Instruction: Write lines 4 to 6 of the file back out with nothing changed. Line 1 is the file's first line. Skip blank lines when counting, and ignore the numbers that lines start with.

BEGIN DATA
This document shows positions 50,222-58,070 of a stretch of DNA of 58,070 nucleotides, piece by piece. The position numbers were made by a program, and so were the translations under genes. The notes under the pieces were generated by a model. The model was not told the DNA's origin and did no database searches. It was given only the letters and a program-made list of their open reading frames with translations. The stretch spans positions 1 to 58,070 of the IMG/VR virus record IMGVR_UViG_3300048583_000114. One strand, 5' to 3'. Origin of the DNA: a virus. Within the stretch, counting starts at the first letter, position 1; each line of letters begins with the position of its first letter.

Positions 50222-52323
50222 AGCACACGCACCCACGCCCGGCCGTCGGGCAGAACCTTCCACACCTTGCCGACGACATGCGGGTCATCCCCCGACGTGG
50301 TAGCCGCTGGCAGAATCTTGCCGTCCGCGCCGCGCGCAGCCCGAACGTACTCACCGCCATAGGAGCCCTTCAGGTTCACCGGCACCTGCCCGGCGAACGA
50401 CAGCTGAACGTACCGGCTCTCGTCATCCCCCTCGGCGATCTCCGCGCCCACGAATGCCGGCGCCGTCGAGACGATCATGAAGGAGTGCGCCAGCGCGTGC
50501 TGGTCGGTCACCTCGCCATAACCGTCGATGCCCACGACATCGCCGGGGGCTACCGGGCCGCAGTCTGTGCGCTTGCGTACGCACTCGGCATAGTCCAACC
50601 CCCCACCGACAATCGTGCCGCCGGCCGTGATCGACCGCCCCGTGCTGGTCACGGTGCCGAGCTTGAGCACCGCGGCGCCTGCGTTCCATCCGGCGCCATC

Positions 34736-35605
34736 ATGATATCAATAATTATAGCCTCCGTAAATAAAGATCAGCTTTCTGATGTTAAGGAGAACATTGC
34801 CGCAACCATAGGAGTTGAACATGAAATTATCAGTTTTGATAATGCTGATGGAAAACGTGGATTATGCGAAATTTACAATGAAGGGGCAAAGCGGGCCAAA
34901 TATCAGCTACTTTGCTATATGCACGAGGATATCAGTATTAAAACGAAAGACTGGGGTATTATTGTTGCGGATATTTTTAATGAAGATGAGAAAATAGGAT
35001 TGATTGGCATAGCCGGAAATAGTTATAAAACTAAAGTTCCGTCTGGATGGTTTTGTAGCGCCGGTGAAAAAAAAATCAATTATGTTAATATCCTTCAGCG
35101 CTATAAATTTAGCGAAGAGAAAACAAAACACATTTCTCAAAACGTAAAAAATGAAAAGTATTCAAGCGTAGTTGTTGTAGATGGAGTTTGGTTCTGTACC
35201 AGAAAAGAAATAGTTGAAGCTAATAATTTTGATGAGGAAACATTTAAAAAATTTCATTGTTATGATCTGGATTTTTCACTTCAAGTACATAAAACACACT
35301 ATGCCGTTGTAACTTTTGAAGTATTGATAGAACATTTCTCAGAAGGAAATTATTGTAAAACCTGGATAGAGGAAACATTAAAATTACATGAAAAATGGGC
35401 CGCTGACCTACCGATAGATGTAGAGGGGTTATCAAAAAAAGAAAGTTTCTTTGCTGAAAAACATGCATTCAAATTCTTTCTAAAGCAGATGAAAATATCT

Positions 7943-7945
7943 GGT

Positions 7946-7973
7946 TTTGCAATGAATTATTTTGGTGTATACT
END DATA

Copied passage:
50301 TAGCCGCTGGCAGAATCTTGCCGTCCGCGCCGCGCGCAGCCCGAACGTACTCACCGCCATAGGAGCCCTTCAGGTTCACCGGCACCTGCCCGGCGAACGA
50401 CAGCTGAACGTACCGGCTCTCGTCATCCCCCTCGGCGATCTCCGCGCCCACGAATGCCGGCGCCGTCGAGACGATCATGAAGGAGTGCGCCAGCGCGTGC
50501 TGGTCGGTCACCTCGCCATAACCGTCGATGCCCACGACATCGCCGGGGGCTACCGGGCCGCAGTCTGTGCGCTTGCGTACGCACTCGGCATAGTCCAACC